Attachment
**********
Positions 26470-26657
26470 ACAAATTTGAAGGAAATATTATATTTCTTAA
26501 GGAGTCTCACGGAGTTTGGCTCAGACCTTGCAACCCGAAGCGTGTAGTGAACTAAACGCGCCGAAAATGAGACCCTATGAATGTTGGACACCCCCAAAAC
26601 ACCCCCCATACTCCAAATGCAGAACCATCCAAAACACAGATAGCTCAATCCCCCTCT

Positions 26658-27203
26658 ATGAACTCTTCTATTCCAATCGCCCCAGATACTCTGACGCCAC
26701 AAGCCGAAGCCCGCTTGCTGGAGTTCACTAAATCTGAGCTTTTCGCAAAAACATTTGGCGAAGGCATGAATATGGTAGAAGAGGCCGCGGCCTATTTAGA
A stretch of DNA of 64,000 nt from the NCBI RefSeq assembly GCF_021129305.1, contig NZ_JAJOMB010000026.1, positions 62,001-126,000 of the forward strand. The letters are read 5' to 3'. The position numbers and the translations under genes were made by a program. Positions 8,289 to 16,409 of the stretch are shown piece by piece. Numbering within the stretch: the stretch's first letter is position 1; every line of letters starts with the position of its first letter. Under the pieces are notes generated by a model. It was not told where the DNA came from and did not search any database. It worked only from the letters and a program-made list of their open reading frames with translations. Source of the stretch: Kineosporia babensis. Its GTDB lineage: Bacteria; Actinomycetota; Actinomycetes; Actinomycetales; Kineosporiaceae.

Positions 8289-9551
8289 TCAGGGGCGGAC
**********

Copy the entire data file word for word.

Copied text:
Positions 26470-26657
26470 ACAAATTTGAAGGAAATATTATATTTCTTAA
26501 GGAGTCTCACGGAGTTTGGCTCAGACCTTGCAACCCGAAGCGTGTAGTGAACTAAACGCGCCGAAAATGAGACCCTATGAATGTTGGACACCCCCAAAAC
26601 ACCCCCCATACTCCAAATGCAGAACCATCCAAAACACAGATAGCTCAATCCCCCTCT

Positions 26658-27203
26658 ATGAACTCTTCTATTCCAATCGCCCCAGATACTCTGACGCCAC
26701 AAGCCGAAGCCCGCTTGCTGGAGTTCACTAAATCTGAGCTTTTCGCAAAAACATTTGGCGAAGGCATGAATATGGTAGAAGAGGCCGCGGCCTATTTAGA
A stretch of DNA of 64,000 nt from the NCBI RefSeq assembly GCF_021129305.1, contig NZ_JAJOMB010000026.1, positions 62,001-126,000 of the forward strand. The letters are read 5' to 3'. The position numbers and the translations under genes were made by a program. Positions 8,289 to 16,409 of the stretch are shown piece by piece. Numbering within the stretch: the stretch's first letter is position 1; every line of letters starts with the position of its first letter. Under the pieces are notes generated by a model. It was not told where the DNA came from and did not search any database. It worked only from the letters and a program-made list of their open reading frames with translations. Source of the stretch: Kineosporia babensis. Its GTDB lineage: Bacteria; Actinomycetota; Actinomycetes; Actinomycetales; Kineosporiaceae.

Positions 8289-9551
8289 TCAGGGGCGGAC